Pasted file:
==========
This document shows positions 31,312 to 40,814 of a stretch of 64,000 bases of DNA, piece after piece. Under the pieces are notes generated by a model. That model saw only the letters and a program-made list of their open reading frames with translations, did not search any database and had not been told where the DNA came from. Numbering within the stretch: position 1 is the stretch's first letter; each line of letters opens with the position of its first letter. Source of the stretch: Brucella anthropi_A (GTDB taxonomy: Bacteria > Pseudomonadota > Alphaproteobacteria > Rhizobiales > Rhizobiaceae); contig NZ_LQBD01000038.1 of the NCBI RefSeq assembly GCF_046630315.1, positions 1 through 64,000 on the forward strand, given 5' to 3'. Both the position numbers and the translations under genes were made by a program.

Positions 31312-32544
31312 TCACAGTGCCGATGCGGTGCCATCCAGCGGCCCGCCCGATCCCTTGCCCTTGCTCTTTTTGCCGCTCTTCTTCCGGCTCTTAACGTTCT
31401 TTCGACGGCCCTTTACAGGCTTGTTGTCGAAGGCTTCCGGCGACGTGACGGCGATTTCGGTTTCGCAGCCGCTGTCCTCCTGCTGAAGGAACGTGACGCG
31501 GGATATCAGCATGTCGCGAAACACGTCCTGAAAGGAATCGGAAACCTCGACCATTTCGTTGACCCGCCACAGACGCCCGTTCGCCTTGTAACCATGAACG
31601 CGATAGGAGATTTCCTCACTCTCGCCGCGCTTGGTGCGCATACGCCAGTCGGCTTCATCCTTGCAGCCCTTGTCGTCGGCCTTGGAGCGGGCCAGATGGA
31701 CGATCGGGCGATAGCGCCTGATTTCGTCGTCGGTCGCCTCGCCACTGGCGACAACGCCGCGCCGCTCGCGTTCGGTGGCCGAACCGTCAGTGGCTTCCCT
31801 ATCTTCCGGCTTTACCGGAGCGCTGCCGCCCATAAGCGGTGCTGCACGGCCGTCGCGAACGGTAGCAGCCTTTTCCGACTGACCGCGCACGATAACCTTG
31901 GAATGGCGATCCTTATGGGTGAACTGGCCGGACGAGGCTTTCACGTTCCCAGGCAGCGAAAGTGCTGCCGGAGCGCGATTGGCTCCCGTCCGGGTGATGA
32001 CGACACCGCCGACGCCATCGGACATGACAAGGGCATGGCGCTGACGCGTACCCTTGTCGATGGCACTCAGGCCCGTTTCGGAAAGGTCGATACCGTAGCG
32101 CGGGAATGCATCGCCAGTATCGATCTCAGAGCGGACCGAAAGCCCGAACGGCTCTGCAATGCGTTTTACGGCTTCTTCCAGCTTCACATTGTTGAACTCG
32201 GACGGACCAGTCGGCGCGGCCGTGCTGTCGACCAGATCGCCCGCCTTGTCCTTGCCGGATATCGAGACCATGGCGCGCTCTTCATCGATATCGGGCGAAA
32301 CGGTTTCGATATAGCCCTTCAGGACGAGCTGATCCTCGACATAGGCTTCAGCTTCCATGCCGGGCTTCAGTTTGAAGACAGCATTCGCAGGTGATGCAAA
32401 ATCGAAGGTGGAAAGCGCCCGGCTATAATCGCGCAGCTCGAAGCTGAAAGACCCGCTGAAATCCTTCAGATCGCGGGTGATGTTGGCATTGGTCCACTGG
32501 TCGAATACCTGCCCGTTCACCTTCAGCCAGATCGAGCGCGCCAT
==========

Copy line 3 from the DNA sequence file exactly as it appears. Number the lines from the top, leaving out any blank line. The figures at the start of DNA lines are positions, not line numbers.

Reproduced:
31312 TCACAGTGCCGATGCGGTGCCATCCAGCGGCCCGCCCGATCCCTTGCCCTTGCTCTTTTTGCCGCTCTTCTTCCGGCTCTTAACGTTCT